Pentax has put a fairly aggressive cat in amongst the digital medium format pigeons and made 40 MP resolution extremely affordable, but does it have everything it needs to operate in this sector? Report by Paul Burrows.
The Pentax 645D is the most affordable medium format D-SLR on the market and is significantly cheaper than any other 40 megapixels camera system.
Digital medium format has been a bit of a graveyard for a number of brands over the last decade and you’d have to describe the current market as “challenging” so what makes Pentax think it can be profitable?
In addition to a full set of ‘PASM’ exposure control modes, the 645D also has the Sensitivity Priority AE and Aperture & Shutter Priority AE modes found on Pentax’s K-7 and K-5 ‘APS-C’ D-SLRs.
The 645D inherits the K-5’s 11-point autofocusing system which can be switched between auto or manual point selection and a ‘spot’ AF mode (which uses only the central point).
Well, for starters, it’s been here before when it launched the original Pentax 645 and, secondly, the larger format Pentax 6 x 7 (later the 67) was highly respected among pros so the brand does have form. Thirdly, Pentax has taken a proven medium format sensor design (Kodak’s ‘Truesense’ full-frame CCD platform) in a format that nicely balances resolution and pixel size, and marries it with a camera body that offers functionality and efficiencies comparable with a 35mm-based D-SLR. Fourthly, the 645D’s price is right. No wonder, then, that the established players in this market are just a teensy-weensy bit worried. No wonder too, that quite a lot of rubbish is being written about the 645D – especially on the Web – mostly by people who are unlikely to have even used the camera let alone analysed its output. There have, for example, been criticisms of the sensor’s size – 44 x 33 mm – but this is the format also used by Leaf, Phase One and Hasselblad. For the record, it’s 1.7 x larger than a 35mm-sized device. Granted it’s certainly not as big as 6 x 4.5 cm film frame (which has an imaging area of 41.5 x 56 mm in the 645NII), but then nothing in the digital medium format world is. And it’s been suggested that the Pentax’s feature suite is too ‘amateur’ in emphasis, but apart from some additional processing options for JPEGs, it’s pretty much on a par with what’s offered on the Nikon D3 series and Canon’s EOS-1D series (plus any of the semi-pro D-SLRs).
If there are any issues they’re the same as those which surrounded the 645-series film cameras, namely the fixed eyelevel viewfinder and the fixed back. The former means it isn’t possible to fit a waistlevel hood, but this is also the case with the Mamiya 645AFD models (and the Phase One derivatives). The latter means it’s not possible to upgrade to a higher resolution capture device and that could be a problem for some photographers, but the plus side is that the sensor is never fully and horribly exposed as is the case when a back is detached. And, let’s be honest, 40 megapixels is going to be sufficient for a great many applications. Consequently, the biggest drawback right now is the lack of lenses optimised for digital capture and the 645D body. The lens mount is Pentax’s 645AF bayonet fitting so the digital camera will accept the earlier AF lenses from the 645N-series models as a focusing motor has been retained in the bodyshell. However, Pentax is also developing a new series of motorised SDM-series lenses of which the first is the 55mm f2.8 prime packaged locally with the 645D. This is also a weatherproofed lens, but right now it’s the only model fully optimised for use with the digital body and giving the AF performance enhancements associated with the ultrasonic drive. Automatic correction of distortion and lateral chromatic aberration can be performed with both the new D-FA series lenses and the earlier FA autofocus types. The focal length magnification factor for 6x4.5cm format lenses is 1.3x.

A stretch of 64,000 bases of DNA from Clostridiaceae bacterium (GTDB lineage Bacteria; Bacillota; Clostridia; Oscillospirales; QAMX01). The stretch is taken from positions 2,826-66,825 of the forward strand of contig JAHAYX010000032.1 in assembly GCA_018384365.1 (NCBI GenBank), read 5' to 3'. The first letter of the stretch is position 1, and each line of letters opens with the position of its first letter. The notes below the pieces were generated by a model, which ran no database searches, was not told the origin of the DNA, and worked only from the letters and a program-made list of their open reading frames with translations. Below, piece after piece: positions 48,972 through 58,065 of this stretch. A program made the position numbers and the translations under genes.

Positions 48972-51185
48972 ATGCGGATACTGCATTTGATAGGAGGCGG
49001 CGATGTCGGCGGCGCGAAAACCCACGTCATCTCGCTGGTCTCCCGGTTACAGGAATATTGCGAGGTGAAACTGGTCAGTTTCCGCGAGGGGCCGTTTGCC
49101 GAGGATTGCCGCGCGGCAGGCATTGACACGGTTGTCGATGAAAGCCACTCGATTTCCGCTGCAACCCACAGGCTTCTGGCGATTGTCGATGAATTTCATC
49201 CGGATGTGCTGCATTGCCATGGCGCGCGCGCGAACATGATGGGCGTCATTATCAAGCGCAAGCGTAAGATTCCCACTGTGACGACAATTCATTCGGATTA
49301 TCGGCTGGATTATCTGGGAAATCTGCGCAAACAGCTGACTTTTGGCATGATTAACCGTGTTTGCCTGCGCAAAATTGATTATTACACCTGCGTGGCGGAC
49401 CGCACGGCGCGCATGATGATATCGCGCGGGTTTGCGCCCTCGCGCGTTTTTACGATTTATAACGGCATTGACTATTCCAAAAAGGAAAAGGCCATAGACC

The total pixel count is 41.2 megapixels which is nearly double the best on offer from a 35mm D-SLR and gives a maximum image size of 7264 x 5440 pixels. Perhaps most importantly, these pixels are a healthy 6 x 6 microns in size (5.93 x 5.93 microns to be precise) which means you get ultrahigh resolution without sacrificing the signal-tonoise ratio or the dynamic range (which is quoted at a handy 11.5 stops). The laws of physics being what they are, this is only possible with a big sensor.
In terms of overall bulk, the 645D isn’t much more of a handful than an EOS-1D or D3 series DSLR. It’s on a par with any of its rivals in the 40 MP class. The basic design is that of the classic boxform medium format SLR, but with a large 35mmstyle SLR handgrip that also replicates the typical control layout of the latter. There are many visual similarities with the film cameras. When the original arrived in 1984, it introduced an unparalleled level of automation and convenience, convincing many photographers to step to the 6x4.5cm format and forcing the ‘old school’ medium format camera makers to start putting some effort into product development. Its digital descendent has the potential to do the same thing in the digital medium format camera market.